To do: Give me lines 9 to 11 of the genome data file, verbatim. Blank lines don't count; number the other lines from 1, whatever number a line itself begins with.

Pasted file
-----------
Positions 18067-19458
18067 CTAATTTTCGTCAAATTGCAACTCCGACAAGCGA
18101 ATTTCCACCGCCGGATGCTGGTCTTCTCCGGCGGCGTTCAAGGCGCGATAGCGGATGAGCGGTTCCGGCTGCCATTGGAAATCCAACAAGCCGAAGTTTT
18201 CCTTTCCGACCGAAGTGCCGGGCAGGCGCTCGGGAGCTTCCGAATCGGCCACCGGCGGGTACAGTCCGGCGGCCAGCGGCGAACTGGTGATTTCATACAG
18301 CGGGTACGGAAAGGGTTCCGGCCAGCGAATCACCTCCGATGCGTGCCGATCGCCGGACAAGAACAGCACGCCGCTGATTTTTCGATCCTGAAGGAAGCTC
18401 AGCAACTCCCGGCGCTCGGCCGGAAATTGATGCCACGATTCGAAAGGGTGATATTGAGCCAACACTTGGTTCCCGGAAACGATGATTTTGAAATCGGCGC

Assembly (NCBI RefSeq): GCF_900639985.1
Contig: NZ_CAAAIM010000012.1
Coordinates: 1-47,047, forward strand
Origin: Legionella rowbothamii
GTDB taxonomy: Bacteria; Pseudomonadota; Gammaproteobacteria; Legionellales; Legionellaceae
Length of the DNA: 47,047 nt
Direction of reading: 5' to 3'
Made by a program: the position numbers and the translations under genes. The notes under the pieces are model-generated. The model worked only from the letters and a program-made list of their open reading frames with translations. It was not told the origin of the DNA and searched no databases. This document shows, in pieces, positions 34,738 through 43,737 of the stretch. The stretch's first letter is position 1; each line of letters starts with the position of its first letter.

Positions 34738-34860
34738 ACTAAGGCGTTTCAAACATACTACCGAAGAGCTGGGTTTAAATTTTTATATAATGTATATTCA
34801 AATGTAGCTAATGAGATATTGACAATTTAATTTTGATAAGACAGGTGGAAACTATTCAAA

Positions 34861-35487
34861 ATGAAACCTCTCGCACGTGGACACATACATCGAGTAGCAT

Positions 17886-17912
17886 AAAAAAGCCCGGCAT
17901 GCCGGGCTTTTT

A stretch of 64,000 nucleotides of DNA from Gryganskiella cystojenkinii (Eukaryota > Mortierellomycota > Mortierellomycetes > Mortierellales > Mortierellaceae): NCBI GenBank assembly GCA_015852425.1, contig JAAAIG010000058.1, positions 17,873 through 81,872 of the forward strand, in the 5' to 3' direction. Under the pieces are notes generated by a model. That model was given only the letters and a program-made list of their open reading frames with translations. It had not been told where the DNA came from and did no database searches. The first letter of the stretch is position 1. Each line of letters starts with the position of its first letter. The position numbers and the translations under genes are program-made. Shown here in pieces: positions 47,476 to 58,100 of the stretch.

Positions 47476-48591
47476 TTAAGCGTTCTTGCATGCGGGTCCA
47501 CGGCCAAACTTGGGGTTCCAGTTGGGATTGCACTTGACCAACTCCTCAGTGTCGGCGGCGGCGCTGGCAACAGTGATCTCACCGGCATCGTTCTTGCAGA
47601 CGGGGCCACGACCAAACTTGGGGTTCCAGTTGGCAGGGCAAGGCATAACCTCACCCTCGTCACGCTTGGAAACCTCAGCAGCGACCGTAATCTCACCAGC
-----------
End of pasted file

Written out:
Coordinates: 1-47,047, forward strand
Origin: Legionella rowbothamii
GTDB taxonomy: Bacteria; Pseudomonadota; Gammaproteobacteria; Legionellales; Legionellaceae